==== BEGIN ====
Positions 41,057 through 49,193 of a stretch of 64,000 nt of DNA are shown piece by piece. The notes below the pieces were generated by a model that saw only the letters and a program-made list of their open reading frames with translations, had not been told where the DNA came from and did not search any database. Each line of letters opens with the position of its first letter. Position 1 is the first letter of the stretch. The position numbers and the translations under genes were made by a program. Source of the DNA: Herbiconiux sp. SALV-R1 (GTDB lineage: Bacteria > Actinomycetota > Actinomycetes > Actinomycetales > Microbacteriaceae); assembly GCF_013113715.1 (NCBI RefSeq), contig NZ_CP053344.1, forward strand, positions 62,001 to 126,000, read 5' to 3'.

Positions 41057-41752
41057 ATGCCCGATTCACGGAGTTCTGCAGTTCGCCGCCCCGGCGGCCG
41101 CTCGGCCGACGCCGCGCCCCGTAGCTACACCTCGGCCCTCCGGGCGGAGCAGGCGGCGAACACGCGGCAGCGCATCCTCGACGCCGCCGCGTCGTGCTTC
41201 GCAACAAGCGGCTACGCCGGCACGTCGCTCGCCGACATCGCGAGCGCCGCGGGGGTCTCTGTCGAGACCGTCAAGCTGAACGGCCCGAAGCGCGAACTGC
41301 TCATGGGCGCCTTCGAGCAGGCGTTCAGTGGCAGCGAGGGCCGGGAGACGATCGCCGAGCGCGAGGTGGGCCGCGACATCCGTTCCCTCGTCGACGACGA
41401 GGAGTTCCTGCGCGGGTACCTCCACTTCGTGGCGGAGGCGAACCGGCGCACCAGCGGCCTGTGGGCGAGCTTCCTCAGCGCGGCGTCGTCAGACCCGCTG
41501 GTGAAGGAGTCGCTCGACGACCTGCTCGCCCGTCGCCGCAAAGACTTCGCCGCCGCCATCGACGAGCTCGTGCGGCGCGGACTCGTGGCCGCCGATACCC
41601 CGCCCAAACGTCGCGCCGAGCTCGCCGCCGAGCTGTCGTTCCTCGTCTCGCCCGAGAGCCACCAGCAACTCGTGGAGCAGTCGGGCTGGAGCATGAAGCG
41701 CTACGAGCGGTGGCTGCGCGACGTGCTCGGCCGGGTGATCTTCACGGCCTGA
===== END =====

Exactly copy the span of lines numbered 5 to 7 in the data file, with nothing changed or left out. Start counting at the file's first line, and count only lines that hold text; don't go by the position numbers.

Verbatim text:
41201 GCAACAAGCGGCTACGCCGGCACGTCGCTCGCCGACATCGCGAGCGCCGCGGGGGTCTCTGTCGAGACCGTCAAGCTGAACGGCCCGAAGCGCGAACTGC
41301 TCATGGGCGCCTTCGAGCAGGCGTTCAGTGGCAGCGAGGGCCGGGAGACGATCGCCGAGCGCGAGGTGGGCCGCGACATCCGTTCCCTCGTCGACGACGA
41401 GGAGTTCCTGCGCGGGTACCTCCACTTCGTGGCGGAGGCGAACCGGCGCACCAGCGGCCTGTGGGCGAGCTTCCTCAGCGCGGCGTCGTCAGACCCGCTG